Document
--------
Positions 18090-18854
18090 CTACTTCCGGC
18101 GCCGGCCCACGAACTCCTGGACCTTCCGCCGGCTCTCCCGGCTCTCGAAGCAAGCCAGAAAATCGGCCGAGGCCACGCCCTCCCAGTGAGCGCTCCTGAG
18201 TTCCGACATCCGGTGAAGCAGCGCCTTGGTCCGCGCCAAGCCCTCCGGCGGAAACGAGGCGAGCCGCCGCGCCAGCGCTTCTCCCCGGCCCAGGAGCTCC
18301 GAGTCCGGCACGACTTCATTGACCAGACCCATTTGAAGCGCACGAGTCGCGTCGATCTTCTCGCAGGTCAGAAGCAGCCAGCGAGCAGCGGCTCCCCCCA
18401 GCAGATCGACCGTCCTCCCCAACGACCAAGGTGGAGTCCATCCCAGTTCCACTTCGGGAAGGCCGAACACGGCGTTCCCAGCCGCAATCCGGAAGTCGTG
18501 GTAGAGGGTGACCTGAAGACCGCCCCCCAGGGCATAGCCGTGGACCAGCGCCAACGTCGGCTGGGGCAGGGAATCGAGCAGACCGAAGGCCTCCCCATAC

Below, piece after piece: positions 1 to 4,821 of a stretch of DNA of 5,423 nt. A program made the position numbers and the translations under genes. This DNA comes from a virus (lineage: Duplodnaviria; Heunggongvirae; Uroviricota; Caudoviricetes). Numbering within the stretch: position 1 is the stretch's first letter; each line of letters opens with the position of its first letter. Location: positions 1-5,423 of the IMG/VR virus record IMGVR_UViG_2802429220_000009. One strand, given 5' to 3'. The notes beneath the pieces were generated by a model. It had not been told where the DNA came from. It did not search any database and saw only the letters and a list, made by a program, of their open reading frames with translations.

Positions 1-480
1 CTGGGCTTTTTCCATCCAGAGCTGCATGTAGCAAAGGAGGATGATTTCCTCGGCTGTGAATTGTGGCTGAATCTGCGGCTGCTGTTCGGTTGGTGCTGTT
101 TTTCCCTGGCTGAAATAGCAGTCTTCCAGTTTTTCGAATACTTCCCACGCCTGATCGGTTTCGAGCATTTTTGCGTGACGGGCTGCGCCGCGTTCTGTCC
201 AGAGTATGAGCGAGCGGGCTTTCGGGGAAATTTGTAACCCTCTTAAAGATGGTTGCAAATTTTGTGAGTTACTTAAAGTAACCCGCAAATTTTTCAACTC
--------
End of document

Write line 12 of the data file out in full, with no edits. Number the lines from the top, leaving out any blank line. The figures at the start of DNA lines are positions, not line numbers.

201 AGAGTATGAGCGAGCGGGCTTTCGGGGAAATTTGTAACCCTCTTAAAGATGGTTGCAAATTTTGTGAGTTACTTAAAGTAACCCGCAAATTTTTCAACTC